In fact, that support continues, even amongst adversaries. McNichol spoke about the uniqueness of the 168th race, in which two Emerge Pennsylvania graduates – Deb Ciamacca and Brittany Foreman – faced each other.

“We’re a training organization, we don’t do endorsements,” she said. “We had incredible women running against one another. We support both.”

And, part of that is the long run.

“When challenging sitting incumbents, most people lose,” McNichol said. “Running for office is really a long-term career. We also talk about setting other goals on our campaign. There’s other goals for building your career in public service.”

She noted four women running in rural state senate districts this cycle.

“We think it’s very valuable to have women running participating in districts where Republicans are not used to having anyone running against them,” McNichol said.

The program costs $750 per participant; however, tuition assistance is offered.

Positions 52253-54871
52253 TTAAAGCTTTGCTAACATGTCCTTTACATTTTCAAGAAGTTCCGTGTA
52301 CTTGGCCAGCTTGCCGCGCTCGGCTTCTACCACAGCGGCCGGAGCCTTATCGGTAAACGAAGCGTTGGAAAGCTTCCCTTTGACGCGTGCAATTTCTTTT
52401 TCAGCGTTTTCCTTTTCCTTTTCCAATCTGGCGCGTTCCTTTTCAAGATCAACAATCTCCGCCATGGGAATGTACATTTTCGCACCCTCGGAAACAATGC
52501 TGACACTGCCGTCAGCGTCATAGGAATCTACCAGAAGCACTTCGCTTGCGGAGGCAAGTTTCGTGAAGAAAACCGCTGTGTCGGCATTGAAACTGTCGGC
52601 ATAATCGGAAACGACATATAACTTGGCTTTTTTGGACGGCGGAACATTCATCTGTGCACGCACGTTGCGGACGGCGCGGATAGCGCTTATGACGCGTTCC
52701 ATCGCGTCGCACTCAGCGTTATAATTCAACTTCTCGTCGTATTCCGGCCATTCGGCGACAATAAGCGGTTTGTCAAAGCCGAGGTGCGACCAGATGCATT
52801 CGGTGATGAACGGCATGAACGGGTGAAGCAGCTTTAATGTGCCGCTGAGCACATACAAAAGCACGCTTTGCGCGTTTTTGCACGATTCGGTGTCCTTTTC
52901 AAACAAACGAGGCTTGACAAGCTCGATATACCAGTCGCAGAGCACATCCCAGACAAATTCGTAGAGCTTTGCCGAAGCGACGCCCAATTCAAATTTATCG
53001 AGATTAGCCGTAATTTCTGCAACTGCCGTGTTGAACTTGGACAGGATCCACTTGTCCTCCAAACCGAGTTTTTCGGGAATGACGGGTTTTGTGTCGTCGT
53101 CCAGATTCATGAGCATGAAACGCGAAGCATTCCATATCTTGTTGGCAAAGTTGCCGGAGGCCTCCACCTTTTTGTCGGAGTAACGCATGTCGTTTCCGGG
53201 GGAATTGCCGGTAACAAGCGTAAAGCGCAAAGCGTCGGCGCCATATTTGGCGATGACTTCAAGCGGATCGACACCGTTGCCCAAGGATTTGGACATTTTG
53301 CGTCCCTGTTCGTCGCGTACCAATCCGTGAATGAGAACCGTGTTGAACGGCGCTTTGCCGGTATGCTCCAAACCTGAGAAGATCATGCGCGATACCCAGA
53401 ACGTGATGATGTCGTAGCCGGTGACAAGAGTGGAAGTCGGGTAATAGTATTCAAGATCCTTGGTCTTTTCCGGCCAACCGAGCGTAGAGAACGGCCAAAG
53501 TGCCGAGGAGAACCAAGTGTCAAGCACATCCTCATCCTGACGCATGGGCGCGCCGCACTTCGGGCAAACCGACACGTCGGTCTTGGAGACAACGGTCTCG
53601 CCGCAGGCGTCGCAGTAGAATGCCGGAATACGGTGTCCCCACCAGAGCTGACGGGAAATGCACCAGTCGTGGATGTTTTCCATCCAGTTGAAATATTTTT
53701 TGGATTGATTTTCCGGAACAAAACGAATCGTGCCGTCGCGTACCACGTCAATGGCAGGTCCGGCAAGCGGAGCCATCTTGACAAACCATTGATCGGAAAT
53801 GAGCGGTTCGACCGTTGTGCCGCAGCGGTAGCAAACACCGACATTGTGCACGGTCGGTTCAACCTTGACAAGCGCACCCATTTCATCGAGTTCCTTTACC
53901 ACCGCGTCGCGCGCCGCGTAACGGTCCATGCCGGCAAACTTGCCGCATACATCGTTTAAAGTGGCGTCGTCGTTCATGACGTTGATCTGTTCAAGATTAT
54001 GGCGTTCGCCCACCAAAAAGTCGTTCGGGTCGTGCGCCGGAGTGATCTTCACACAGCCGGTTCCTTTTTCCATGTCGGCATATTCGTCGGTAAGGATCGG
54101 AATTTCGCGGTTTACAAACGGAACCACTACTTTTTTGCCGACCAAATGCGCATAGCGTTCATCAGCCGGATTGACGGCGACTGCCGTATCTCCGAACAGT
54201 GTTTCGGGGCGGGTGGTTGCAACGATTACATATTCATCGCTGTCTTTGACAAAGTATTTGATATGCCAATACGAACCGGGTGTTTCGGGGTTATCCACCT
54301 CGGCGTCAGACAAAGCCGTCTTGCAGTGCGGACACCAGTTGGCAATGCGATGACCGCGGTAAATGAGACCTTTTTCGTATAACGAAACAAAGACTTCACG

“We never want the financial obligation to be a barrier,” McNichol said. “We work with everyone to be a part of our program. We want to make sure anybody who wants to participate, can.”

Applications for the next session just opened and will remain so until the middle of January. They are available at The next session is anticipated to run from March 2021 through August 2021.

“It’s a really fantastic program,” McNichol said. “It’s really amazing what the results have been.”

O’Mara gave it a solid two thumbs up and encouraged progressively-leaning women interested in public service to go for it.

“You should absolutely apply for Emerge,” the state representative said. “It will open doors for you. It will help you figure out what you’re interested in doing – and it will connect you to a whole network of women who want to make a difference.”